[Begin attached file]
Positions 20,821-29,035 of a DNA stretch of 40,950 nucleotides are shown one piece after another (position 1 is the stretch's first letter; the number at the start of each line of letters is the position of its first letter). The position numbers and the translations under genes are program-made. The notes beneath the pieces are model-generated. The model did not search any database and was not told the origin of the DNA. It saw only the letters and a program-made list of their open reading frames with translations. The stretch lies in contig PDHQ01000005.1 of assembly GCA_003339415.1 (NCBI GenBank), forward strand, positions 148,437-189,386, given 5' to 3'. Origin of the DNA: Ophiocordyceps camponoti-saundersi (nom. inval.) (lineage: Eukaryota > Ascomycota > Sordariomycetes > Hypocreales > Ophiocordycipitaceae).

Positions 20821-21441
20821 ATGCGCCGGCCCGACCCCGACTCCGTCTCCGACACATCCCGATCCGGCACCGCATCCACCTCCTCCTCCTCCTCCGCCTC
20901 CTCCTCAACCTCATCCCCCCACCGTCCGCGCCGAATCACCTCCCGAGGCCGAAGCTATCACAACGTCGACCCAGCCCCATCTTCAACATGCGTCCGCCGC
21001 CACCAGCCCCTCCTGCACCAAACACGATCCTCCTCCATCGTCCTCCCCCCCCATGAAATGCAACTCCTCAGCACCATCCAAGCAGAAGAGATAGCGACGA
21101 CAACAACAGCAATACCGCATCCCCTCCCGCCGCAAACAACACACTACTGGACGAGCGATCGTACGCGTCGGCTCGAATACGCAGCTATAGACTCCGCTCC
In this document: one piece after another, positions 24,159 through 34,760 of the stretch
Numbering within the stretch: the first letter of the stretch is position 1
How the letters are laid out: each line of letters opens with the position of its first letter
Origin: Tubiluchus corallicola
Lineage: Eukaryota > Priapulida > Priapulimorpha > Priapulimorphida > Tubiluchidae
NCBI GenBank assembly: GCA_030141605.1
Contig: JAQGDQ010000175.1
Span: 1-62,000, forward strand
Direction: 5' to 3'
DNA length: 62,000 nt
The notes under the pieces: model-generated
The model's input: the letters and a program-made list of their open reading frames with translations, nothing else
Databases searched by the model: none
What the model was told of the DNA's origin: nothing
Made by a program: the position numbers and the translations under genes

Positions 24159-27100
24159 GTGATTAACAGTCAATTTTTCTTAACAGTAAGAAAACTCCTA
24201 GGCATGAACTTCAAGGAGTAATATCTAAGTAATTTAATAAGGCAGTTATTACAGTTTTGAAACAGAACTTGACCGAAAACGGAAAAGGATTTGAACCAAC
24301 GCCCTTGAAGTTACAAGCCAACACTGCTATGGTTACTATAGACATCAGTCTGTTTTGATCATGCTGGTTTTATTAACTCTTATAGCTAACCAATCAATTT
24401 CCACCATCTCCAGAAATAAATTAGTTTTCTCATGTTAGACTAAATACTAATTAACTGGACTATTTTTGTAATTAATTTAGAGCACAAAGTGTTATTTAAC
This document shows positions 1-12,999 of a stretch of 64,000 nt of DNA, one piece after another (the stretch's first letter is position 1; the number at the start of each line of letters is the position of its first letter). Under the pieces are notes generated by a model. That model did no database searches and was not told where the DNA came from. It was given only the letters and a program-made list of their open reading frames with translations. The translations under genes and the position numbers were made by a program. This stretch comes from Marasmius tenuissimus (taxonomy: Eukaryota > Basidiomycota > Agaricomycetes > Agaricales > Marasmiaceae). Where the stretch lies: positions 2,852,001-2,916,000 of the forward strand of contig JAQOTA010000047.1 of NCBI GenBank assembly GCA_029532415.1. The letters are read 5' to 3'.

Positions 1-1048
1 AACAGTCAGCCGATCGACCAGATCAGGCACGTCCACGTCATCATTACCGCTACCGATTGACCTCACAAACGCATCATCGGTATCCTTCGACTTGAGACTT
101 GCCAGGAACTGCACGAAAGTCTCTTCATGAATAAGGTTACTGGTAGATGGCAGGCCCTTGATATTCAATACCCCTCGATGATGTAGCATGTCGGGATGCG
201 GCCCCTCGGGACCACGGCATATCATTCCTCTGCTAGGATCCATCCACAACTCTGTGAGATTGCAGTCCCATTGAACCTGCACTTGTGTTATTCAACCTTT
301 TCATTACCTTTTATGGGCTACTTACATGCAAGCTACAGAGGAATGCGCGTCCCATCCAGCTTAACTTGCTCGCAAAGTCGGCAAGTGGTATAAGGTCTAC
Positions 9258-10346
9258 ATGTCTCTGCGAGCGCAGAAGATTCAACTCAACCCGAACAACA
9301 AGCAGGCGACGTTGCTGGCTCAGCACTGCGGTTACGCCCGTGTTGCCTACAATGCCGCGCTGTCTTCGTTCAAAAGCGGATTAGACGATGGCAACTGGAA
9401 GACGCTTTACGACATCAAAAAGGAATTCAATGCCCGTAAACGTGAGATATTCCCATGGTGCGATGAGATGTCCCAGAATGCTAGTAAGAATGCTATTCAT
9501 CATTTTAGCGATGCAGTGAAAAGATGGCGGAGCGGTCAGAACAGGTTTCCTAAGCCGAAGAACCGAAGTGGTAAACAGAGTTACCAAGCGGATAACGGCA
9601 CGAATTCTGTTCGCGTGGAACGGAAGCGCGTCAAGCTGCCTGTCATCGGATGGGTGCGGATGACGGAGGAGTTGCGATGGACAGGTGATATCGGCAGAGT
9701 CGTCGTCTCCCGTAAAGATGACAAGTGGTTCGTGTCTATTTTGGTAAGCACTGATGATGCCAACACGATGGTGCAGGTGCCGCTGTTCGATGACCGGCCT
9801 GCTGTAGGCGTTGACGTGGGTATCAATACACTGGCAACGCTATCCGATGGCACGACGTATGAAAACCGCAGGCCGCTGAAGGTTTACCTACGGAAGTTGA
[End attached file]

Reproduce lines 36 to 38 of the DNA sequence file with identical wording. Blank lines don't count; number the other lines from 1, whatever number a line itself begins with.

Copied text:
9401 GACGCTTTACGACATCAAAAAGGAATTCAATGCCCGTAAACGTGAGATATTCCCATGGTGCGATGAGATGTCCCAGAATGCTAGTAAGAATGCTATTCAT
9501 CATTTTAGCGATGCAGTGAAAAGATGGCGGAGCGGTCAGAACAGGTTTCCTAAGCCGAAGAACCGAAGTGGTAAACAGAGTTACCAAGCGGATAACGGCA
9601 CGAATTCTGTTCGCGTGGAACGGAAGCGCGTCAAGCTGCCTGTCATCGGATGGGTGCGGATGACGGAGGAGTTGCGATGGACAGGTGATATCGGCAGAGT